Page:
Question: My lawyer fiance and I are having problems regarding his plans to study a four-month English language program in Canada where I am presently residing. He is currently in the Middle East and his application for a student permit has been recently denied. I have sent him a notarized letter stating that I am taking full responsibility for his living expenses while he’s here, but even then, he was not given the permit. The office cited two reasons – she did not find enough reason for him to return to his country, and the study program he intended to enrol in was posing a few issues regarding establishing his intent to stay temporarily in the country. I realize that the best way for him to come to Canada is for us to get married, but I am still in the process of divorcing my husband from whom I’ve been separated for a long time. What can we do?
Answer: First off, I would like to note that your fiance would not have even needed a study permit for a course that runs for only four months. That’s because under the rules, only studies that take longer than six months will require an international student to obtain such a permit. What he should have applied for is a Canadian temporary resident visa, otherwise known as visitor visa to Canada, which is the general requirement for all foreign nationals who want to stay in Canada on a temporary basis. There are certain nationalities who don’t need a visitor visa, but as your fiance is from the Middle East, he most definitely does.
Anyhow, since you said he proceeded to apply for the student permit, the officer who received his application was duty-bound to process his application and make a decision to approve it or not. As you said, this officer did not approve the application, and from my own assessment, there could have been four reasons for this.
One, she might have suspected that you had other intentions for having your fiance come to Canada. She was probably thinking that you were trying to trick the system by having him apply for a student permit first, since this is simpler than getting a permanent resident status at this point. Two, the fact that an ESL program is always available and more economically so in a place nearer the Middle East than Canada also probably raised some concerns. Three, it may have sounded unbelievable that a lawyer such as your fiancee would travel a great distance and put his legal career on hold just to learn English. Fourth and last, the officer might have actually believed your fiance had intentions to stay permanently in Canada because, after all, the rules do allow you to sponsor him while he’s within the country once the two of you get married.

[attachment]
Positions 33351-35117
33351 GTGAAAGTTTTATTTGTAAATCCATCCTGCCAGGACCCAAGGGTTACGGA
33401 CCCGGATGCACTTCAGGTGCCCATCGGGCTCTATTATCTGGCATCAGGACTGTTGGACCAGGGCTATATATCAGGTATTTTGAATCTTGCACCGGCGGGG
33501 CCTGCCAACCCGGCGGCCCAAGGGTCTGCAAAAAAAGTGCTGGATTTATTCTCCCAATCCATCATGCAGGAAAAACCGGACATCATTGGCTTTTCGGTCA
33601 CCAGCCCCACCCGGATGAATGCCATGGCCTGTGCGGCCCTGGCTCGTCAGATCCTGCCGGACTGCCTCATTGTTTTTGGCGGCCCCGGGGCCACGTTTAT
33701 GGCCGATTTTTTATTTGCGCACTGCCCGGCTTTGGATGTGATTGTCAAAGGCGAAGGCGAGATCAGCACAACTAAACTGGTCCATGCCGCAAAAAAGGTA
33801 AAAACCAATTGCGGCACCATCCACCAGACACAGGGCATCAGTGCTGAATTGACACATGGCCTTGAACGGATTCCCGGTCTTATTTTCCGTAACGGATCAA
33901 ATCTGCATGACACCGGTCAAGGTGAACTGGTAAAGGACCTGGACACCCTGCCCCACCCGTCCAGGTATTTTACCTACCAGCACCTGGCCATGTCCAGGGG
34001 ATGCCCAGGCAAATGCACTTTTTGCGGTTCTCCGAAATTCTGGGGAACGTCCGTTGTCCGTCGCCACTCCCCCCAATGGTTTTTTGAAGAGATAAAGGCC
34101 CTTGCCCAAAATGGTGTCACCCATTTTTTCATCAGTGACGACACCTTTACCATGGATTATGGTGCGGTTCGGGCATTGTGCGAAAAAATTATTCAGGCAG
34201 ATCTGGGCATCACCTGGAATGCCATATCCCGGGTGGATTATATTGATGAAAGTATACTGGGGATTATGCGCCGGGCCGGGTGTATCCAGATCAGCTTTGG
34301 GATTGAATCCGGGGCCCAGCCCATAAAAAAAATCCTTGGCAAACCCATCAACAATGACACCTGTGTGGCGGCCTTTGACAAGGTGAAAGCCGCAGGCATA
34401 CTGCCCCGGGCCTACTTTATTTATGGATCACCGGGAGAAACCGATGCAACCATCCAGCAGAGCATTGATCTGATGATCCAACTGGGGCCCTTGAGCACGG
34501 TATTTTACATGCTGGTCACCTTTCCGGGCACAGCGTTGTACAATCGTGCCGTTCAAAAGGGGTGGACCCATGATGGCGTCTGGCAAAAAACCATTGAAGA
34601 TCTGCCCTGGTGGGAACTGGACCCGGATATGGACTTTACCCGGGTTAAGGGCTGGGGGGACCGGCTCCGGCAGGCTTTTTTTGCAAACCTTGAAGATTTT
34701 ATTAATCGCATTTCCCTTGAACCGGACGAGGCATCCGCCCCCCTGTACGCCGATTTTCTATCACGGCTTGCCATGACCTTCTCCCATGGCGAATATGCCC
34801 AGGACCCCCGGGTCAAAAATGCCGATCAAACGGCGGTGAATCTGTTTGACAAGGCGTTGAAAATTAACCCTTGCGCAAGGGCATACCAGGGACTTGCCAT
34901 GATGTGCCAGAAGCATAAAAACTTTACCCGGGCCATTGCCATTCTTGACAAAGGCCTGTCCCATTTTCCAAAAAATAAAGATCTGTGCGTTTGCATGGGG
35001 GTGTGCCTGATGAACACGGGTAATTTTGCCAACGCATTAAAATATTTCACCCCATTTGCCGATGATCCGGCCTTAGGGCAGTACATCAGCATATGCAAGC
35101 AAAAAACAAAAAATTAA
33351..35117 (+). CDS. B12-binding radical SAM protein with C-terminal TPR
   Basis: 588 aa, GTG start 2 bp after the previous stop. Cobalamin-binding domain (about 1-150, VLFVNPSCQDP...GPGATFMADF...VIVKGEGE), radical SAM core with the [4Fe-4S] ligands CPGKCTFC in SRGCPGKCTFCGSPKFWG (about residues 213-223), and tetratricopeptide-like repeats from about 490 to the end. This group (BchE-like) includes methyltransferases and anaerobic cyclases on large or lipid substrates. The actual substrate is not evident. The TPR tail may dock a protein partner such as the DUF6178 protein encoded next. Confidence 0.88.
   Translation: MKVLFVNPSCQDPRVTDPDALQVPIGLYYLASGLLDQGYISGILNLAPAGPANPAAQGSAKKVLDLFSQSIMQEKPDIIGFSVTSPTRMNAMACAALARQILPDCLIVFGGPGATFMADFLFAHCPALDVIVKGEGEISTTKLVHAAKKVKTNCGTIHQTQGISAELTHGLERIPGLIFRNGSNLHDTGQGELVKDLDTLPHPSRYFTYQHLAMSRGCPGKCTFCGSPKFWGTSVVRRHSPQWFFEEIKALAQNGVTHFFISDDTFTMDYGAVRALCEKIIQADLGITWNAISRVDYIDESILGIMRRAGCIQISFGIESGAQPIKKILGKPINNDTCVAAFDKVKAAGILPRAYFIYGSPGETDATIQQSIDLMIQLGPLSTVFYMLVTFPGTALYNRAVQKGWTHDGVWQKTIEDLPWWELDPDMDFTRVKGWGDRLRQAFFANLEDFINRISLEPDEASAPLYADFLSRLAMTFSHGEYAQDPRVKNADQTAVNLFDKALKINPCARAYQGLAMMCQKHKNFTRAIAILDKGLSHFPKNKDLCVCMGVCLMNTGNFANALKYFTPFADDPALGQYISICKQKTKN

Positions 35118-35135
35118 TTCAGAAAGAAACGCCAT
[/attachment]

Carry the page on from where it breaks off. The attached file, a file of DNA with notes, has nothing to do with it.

It does happen that a person comes to Canada with an intention to live in the country temporarily and eventually on a permanent basis. However, the officer might have taken each circumstance surrounding your fiance’s case as leading to the conclusion that he had every plan to stay in Canada for good, hence the rejection of his student permit application. In a scenario like this, even a letter of financial support from a friend or relative in Canada, an acceptance letter from a Canadian school and payment of fees will not really matter. That’s because the one crucial requirement for the issuance of this permit is the probability that the applicant will leave Canada after completing his studies.
You may not want to hear this, but your fiance’s chances of getting an approval when he applies for a temporary resident visa in the future may be slim. This is in light of the possibility that the same grounds for refusal may be used when officers decide on subsequent applications coming from the same person. However, don’t think that disclosing the true nature of your relationship had been unwise. If you hadn’t done that, and even if your fiance had actually been issued a student permit, you will still be facing a problem and a bigger one at that. Once you apply to sponsor him after you get married, officers will detect that you had not been completely honest with them, and this can seriously undermine your credibility, kill your partner’s chances of getting a permanent resident visa, and put your own Canadian status in question.
In summary, the best way to handle your situation is for you to finalize your divorce so that all legal impediments to your marriage to your fiance can be cleared. And then, you can apply to sponsor him without having to hide any personal information or take other steps that can turn out to be counterproductive in the end.